Wednesday, January 5, 2011

Look At The Starbucks New Logo: 2011

The brand is now evolving to a point where the coffee association is too confining and restrictive," said John Quelch, a marketing professor at Harvard Business School. "Starbucks is fundamentally selling an experience, but by no means is coffee the only part of the experience. It is important that they not have a logo that is too confining."

Starbucks looked to companies like Nike Inc. and Apple Inc., which had earned the clout with consumers to drop the words from their logos. And it closely watched the missteps of others, such as Gap Inc., which launched a new logo in October only to withdraw it after harsh criticism by customers and others.

Schultz says:We’ve always believed the best days of Starbucks are ahead of us. So we’re excited to share with you where we’re going.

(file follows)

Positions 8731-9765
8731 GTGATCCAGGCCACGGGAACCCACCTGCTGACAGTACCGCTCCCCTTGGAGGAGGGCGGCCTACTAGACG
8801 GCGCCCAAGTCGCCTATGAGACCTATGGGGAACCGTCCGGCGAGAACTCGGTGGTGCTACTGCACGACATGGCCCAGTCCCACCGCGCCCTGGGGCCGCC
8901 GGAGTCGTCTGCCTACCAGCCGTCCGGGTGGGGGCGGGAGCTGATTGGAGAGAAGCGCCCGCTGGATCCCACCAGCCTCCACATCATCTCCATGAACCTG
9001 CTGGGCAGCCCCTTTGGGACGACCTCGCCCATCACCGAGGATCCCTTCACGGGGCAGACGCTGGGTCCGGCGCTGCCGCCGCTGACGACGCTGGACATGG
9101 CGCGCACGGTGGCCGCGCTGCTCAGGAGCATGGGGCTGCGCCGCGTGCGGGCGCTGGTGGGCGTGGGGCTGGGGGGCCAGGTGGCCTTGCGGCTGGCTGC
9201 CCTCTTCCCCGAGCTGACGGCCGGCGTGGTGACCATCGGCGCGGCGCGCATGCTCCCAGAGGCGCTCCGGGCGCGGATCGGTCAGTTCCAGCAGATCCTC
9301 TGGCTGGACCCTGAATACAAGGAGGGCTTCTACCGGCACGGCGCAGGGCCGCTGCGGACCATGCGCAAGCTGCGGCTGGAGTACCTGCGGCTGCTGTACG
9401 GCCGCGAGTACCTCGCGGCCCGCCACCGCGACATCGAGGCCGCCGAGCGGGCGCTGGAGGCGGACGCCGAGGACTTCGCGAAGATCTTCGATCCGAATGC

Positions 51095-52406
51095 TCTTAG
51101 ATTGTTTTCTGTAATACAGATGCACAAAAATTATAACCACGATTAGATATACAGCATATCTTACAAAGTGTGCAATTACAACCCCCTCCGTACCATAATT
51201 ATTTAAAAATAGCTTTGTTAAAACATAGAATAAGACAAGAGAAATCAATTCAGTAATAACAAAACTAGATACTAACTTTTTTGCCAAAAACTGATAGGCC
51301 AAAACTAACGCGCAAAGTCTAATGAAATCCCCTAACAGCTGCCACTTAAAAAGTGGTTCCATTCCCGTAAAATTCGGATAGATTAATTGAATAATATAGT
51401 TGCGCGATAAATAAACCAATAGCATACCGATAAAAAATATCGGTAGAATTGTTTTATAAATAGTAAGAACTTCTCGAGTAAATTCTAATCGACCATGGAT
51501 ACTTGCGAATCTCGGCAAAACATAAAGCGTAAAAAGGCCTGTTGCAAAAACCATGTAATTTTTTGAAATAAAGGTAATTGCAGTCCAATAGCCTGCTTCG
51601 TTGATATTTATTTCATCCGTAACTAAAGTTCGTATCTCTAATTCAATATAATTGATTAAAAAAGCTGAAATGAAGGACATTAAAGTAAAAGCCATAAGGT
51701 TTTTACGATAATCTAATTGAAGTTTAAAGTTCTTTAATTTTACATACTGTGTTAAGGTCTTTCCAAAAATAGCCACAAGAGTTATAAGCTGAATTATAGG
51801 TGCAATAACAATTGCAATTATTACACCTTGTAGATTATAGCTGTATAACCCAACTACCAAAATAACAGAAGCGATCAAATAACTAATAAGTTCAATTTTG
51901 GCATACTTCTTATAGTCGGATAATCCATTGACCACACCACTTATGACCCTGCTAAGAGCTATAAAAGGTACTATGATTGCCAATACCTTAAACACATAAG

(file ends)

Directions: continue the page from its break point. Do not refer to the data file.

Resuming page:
Nearly forty years ago – in a small retail space in Seattle’s Pike Place Market – Starbucks began its journey as a roaster and retailer of high-quality coffees from around the world. Back then, we sold only whole bean coffee – we wouldn’t begin offering espresso beverages in our stores until more than a decade later – but the Siren was as much a part of the Starbucks story as she is today.

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